For its pas de deux with the CSO, the Joffrey offers two world premieres

When the Joffrey Ballet performs with the CSO, "it allows people to just focus on the music and the movement," says Ashley Wheater, the Joffrey’s Mary B. Galvin Artistic Director. "You’re just filling the stage with the movement of dance.”

Cheryl Mann

While the Joffrey Ballet presents its own annual high-profile lineup of productions at the Lyric Opera House, the acclaimed company also sometimes ventures across the Chicago area for performances with other presenters and arts organizations.

In that spirit of partnership, the Joffrey made its Orchestra Hall debut on the Chicago Symphony Orchestra’s subscription series in spring 2019, performing two works as part of a larger program. “The CSO came to us and said they would love to do something collaborative,” said Ashley Wheater, Joffrey’s Mary B. Galvin Artistic Director. “To be able to do some pieces at Symphony Center outside of our normal subscription venue would be a really great opportunity.”

Those performances went well enough that the CSO and Joffrey are teaming up again Nov. 10-12 for a program led by guest conductor Harry Bicket. In addition to two world-premiere dances performed by the Joffrey with the orchestra providing live accompaniment, it includes music-only renditions of Mozart’s Symphony No. 34 and Ravel’s Le tombeau de Couperin.

Like the 2019 collaboration, the dancers will share the stage with the orchestra musicians. Because Orchestra Hall is a concert venue and not a traditional theater, there are no scenic drops, and the dancers will not enter and exit from the wings as usual. “It’s very much stripped down, for sure,” Wheater said. “But it allows people to just focus on the music and the movement and not be distracted with other things. In some ways, it can be tricky, because you’re not filling the stage with spectacle. You’re just filling the stage with the movement of dance, which is beautiful.”

Wheater said the company learned some lessons from its first time in Orchestra Hall, one being that it is better to create new works for these collaborations and not try to adapt an existing work to the unconventional space. Both selections that the company will present during these concerts will be world premieres. “They’re pieces that will look great there,” he said, “but, equally, if we do them elsewhere in the future, they’ll work.”

Orchestra officials proposed two works for the ballet collaboration, including a dance suite from Platée, an opera by Jean-Philippe Rameau first performed in 1745 at Versailles as part of a royal wedding celebration. Based on a myth, it revolves around a water nymph who believes that Jupiter, the king of the gods, is in love with her. “It’s such a bizarre story,” Wheater said. “And in a way, it’s a terribly sad story. It’s a little bit of black comedy.”

The ballet for 22 dancers has been choreographed by Annabelle Lopez Ochoa, who has created more than 70 works for companies around the world. She is particularly well regarded for her narrative creations, and this ballet will loosely follow the plot of this Baroque-era masterwork. “I love what she has done,” Wheater said of Ochoa’s creation, which is simply titled Platée. “It’s humorous, but it has so much tenderness in it, and it is not mocking the tragedy of the story.”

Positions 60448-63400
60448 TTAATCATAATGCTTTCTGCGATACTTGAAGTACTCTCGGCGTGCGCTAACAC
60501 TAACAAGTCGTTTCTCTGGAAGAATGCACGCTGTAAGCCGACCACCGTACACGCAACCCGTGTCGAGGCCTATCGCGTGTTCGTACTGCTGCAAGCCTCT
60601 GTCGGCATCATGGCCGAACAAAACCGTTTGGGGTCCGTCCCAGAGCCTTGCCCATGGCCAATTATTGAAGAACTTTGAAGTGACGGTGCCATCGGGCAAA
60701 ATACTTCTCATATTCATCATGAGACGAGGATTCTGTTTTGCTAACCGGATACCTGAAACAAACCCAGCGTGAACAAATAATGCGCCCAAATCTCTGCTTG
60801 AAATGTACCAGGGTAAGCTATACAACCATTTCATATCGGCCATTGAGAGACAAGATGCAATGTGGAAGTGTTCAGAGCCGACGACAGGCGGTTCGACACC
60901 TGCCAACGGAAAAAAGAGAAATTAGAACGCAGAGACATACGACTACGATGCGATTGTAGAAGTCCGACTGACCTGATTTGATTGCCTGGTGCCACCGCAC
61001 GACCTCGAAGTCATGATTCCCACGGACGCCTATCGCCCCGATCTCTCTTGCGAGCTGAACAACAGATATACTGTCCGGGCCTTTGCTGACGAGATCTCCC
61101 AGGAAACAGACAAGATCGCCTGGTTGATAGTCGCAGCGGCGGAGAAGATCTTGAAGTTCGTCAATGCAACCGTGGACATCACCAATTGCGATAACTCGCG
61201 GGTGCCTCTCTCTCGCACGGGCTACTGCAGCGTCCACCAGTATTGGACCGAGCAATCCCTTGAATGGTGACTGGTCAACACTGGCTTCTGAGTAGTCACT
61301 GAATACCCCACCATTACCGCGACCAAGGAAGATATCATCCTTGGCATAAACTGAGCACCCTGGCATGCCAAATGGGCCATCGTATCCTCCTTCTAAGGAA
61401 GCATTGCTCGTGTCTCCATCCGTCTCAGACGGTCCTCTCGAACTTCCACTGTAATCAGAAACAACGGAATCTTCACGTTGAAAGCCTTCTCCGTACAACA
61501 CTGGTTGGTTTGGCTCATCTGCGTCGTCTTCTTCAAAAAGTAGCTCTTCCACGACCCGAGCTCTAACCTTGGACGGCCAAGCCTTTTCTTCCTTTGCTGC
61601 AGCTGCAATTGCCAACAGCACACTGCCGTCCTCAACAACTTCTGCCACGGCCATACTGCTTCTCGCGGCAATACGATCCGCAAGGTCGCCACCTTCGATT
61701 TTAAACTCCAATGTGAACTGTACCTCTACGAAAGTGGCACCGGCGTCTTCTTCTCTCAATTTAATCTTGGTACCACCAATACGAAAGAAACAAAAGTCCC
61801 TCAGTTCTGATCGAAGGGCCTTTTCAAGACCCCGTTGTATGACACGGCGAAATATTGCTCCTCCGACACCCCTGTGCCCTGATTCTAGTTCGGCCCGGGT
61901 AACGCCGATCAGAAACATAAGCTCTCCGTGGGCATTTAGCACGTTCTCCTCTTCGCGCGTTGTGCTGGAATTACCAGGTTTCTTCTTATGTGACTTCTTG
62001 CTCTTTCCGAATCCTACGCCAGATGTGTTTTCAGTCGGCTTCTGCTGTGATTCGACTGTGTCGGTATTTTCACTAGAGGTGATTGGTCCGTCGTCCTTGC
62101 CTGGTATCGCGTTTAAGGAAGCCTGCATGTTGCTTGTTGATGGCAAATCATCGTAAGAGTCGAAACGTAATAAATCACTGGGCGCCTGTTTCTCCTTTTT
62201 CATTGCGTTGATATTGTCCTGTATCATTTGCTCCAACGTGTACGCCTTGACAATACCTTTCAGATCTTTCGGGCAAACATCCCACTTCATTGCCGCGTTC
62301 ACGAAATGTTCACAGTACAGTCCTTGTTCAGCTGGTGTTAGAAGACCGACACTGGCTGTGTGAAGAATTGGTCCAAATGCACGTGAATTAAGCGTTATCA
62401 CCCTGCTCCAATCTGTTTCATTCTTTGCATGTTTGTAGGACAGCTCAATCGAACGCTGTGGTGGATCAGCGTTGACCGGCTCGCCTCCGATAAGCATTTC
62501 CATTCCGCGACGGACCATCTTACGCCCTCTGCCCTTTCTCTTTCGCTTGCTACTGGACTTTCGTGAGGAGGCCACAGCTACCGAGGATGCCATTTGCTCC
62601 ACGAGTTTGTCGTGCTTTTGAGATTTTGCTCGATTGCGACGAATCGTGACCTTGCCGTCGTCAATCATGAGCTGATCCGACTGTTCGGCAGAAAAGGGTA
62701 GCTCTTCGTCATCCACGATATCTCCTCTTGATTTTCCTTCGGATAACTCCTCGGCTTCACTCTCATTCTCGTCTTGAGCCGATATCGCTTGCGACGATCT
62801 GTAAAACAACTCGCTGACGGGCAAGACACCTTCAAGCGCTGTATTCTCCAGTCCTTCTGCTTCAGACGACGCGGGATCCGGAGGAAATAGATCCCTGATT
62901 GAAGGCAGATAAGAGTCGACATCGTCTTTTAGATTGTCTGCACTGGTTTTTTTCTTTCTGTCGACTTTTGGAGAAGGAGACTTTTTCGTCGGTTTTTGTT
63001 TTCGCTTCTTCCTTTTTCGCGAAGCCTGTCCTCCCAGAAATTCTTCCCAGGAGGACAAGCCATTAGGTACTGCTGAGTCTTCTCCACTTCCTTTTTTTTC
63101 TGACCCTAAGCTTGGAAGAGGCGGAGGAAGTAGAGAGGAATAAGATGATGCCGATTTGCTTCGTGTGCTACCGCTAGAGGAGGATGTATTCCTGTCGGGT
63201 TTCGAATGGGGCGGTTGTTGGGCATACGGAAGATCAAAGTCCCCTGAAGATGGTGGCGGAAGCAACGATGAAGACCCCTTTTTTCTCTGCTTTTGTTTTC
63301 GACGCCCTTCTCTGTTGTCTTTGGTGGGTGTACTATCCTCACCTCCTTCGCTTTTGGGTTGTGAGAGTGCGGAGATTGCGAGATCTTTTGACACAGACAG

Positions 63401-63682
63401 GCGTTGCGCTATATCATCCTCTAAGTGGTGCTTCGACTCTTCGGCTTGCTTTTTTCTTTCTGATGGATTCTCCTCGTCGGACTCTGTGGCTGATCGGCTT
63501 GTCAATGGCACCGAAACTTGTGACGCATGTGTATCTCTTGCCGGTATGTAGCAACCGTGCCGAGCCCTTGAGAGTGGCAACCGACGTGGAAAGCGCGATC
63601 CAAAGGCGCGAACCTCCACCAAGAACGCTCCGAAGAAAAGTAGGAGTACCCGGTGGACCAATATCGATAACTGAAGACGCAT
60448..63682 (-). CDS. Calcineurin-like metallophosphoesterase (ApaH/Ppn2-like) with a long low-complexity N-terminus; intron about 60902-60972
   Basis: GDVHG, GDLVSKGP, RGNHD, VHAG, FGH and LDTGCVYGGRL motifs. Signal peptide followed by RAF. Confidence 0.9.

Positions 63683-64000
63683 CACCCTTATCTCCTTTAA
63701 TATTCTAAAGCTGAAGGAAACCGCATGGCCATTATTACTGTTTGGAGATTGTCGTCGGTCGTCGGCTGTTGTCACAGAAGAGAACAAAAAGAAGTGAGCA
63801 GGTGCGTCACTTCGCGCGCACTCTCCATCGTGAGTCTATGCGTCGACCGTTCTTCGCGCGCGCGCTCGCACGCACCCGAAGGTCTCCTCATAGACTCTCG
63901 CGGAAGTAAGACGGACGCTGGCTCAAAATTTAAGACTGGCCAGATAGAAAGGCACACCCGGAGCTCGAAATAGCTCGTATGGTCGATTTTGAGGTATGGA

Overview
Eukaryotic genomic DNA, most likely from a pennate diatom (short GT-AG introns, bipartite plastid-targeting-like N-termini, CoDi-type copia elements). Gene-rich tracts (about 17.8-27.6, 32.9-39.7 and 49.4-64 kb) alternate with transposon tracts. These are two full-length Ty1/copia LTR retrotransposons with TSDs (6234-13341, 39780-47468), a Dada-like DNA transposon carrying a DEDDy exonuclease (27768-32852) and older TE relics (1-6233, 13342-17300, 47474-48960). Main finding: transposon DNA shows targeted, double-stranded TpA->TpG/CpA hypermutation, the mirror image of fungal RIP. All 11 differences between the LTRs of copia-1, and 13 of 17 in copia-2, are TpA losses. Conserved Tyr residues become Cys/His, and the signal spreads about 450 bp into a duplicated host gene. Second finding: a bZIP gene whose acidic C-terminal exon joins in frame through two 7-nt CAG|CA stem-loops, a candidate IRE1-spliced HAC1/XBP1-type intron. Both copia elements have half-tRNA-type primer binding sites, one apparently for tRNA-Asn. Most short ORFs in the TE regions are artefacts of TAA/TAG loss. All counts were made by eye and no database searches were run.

While the work will be performed without scenery in this concert setting, the dancers will have costumes appropriate to their characters. “They’re vivid and colorful and whimsical, but there is no set,” Wheater said. “You don’t need the set to understand what is happening.” 

The second piece of music that the CSO proposed was Richard Wagner’s Siegfried Idyll, a symphonic poem for chamber orchestra that the composer wrote as a birthday present for his wife, Cosima, after the 1869 birth of their son. While Platée is “so danceable,” Wheater said, this composition is not so obviously suited to a balletic adaptation. “It’s just a more challenging work, because it is not in separate movements, and it meanders in a beautiful way,” he said. “Knowing who could take that music and make something really beautiful with it was a big question for me.” 

To take on the task, he chose British choreographer Cathy Marston, set to become director of the Zurich Ballet in August 2023. “The result, from what I have seen in the studio, is very beautiful and very touching,” Wheater said. The work, titled Heimat, is not, strictly speaking, narrative, but it is based on the circumstances surrounding the work’s creation, with the five dancers representing Wagner’s family: mother, father, son and two step-daughters. “You definitely feel it when you watch it,” Wheater said. “You feel that is a family, and this moment in their life is idyllic. The parents are so tender with their children. It’s a little slice of a beautiful life.”

When the Joffrey dancers started rehearsing in July, they worked on these two works as well as the repertory the company presented as part of “Beyond Borders,” its fall program at the Civic Opera House. Once that closed on Oct. 23, the focus switched almost exclusively to the CSO bill. “It’s a been very a fruitful and productive time, starting a new season, which I hope is post-COVID,” Wheater said.

Next up are rehearsals for Joffrey’s annual production of The Nutcracker, which will run Dec. 3-27 at the Civic Opera House, and preparations for a Jan. 20-21 concerts in Minneapolis. After that will come a reprisal of Yuri Possokhov’s Anna Karenina, which the company will present Feb. 15-26 at the Civic Opera House and April 5-9 at the Kennedy Center in Washington, D.C, and an April 19-30 presentation of The Little Mermaid. 

“It is a packed year,” Wheater said.